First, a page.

Forty percent of the students have kids of their own.  P.A.C.E. does not offer childcare, but offers guidance and assistance to help parents find it.  All the students at P.A.C.E. are tackling real-life adult issues.  Seventy-percent of the students grew up without an active positive male role model, which is something vital to the development of kids into adults.  Dr. Hawley chooses to focuses on the most important statistic: 100 percent of the youths are good students.

One of the most important things that every student at this school has is a caring environment. Ninety percent of the students at P.A.C.E. have been diagnosed as having Attention Deficit Hyperactivity Disorder(A.D.H.D.).
“The kids are not stupid. Disadvantaged yes, but stupid, no,” says Dr. Hawley.

Dr. Hawley is very good at what he does.  He has an open-door policy and goes above and beyond to help anyone that he sees needs it. The students know that they are always going to get praise from “Doc,” as they call him.
When the students at P.A.C.E. go to see Dr. Steven Hawley, they refer to it as “Doc Talk.” 

I had the privilege to sit down with Dr. Hawley and talk to him about his work.  He is professional, passionate, and motivating. It would be difficult to fail in his presence.  That is probably why most students always come back to finish. 

Two students turned in their final work while I was there with ‘Doc.’ All of the students must complete their Life Project program to graduate.  It is a part of their English 12 class curriculum. This Project requires the individual to make plans, back-up plans, and set realistic goals. The main objective of the Life Project is for the students to fit all the necessary pieces together and then make it work.  The students must face themselves and their fears in order to keep moving forward after P.A.C.E. 

Like most high schools, P.A.C.E. intends for their students to succeed after they leave.  Once school is finished, though, the pressures of old habits and unhealed wounds can make it hard for anyone to succeed. 

The Life Project exists for the students to guide their future decisions. The students are supposed to be prepared with the skill and intent to act on their plans and goals. Dr. Hawley sits down with any student that comes to the door and will listen for as long as it takes.  He explains that they must be realistic about what comes next and who they are.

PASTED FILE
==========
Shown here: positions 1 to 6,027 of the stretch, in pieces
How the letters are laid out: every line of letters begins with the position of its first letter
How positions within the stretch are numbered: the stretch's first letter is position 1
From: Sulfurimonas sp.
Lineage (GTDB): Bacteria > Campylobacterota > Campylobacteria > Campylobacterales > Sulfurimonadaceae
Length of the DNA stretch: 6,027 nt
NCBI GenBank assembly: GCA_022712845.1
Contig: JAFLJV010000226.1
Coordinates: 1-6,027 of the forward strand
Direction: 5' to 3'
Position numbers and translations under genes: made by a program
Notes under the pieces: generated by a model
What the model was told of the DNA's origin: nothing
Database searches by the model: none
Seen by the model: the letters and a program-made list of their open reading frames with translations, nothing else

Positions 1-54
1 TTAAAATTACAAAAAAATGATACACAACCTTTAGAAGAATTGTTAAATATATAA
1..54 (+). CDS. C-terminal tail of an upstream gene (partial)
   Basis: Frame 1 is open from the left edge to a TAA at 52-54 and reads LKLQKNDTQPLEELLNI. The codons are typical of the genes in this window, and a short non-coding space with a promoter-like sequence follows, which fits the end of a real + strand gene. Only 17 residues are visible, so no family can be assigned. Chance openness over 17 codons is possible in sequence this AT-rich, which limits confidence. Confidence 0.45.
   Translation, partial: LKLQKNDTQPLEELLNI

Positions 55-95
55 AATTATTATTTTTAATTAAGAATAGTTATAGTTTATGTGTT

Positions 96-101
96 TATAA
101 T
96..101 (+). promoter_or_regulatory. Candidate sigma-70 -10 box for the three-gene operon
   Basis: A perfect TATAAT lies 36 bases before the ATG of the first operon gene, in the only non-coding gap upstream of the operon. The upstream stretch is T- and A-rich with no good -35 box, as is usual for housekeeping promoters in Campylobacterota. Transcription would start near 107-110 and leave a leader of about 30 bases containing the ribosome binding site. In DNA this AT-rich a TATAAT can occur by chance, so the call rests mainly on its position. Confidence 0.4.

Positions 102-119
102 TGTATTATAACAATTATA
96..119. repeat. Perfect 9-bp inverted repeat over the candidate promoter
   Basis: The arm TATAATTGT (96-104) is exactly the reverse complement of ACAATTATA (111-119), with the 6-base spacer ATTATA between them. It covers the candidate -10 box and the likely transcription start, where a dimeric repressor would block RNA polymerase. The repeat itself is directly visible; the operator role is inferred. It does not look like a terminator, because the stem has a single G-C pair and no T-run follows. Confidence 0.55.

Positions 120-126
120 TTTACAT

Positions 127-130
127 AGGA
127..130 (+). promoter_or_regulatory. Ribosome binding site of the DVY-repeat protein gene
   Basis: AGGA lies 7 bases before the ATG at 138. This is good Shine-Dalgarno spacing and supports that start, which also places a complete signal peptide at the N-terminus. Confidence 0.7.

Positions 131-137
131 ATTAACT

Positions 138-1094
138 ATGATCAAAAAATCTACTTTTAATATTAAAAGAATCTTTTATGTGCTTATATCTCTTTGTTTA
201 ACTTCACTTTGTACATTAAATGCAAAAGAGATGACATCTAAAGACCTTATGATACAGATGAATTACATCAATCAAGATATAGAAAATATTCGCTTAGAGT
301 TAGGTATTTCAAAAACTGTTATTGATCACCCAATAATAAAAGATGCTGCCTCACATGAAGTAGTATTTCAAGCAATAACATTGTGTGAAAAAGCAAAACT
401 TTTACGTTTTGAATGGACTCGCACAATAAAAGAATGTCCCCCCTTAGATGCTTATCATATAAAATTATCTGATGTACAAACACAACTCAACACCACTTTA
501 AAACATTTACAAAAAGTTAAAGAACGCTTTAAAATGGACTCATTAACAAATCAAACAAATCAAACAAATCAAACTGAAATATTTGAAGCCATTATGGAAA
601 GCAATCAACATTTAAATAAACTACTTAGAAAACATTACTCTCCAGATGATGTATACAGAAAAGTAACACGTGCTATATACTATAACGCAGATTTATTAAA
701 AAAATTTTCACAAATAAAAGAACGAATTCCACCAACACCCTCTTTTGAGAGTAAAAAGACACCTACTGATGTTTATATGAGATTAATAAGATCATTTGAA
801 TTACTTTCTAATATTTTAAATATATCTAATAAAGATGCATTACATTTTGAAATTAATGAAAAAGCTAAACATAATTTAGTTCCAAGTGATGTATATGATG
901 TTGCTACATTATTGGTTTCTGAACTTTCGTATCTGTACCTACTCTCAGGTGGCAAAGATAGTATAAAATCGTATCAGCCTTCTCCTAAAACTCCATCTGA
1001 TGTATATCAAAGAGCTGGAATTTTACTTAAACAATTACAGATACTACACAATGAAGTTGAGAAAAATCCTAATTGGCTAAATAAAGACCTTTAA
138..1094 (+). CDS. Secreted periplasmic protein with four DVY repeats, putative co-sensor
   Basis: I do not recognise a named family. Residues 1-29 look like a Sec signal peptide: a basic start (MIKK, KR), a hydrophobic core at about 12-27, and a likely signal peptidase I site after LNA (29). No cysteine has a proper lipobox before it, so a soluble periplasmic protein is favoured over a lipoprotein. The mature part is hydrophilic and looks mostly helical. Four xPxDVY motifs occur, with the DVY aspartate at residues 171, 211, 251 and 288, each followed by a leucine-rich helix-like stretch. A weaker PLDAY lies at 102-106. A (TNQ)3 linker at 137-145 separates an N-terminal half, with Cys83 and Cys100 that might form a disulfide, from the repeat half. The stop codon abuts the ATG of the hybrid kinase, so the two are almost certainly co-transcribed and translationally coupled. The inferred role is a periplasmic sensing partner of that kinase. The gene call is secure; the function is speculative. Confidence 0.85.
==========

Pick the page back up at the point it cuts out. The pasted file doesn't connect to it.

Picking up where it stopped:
“If you fail you can get yourself up and do it again,” he says. 
One young man had four activities to finish for almost two years and just came back to finish. Why did he come back? “He got over his attitude. You are not going to succeed in life with all of that attitude,” says Dr. Hawley. “The whole idea is we want you in school,” he says. 

P.A.C.E. is one of the safest schools in the county according to Dr. Hawley, in spite of the fact that it works with some of the “hardest” youths. Dr. Hawley asks every single one of them if they really care, and they respond that, yes, they do care.

P.A.C.E. High School is changing lives for the better.  It is the answer for so many youths that thought they didn’t deserve better. Dr. Hawley came along to find greatness, not failure, in individuals that do not get the same opportunities that many of us take for granted. There are hundreds of students at P.A.C.E. finally getting the support and courage to be self-empowered and lead a better life. It takes constant support and a clear, realistic vision to guide the young men and women taking their chances to succeed.  P.A.C.E. offers all of those things. 

Read part 2 now.

Dr. Steven Hawley

Dr. Steven Hawley

 

Michael Duke

MIchael Duke always believed a person was worth saving. He co-founded and was Dean of Students at P.A.C.E. High School.

 

Amanda RidnerAmanda Ridner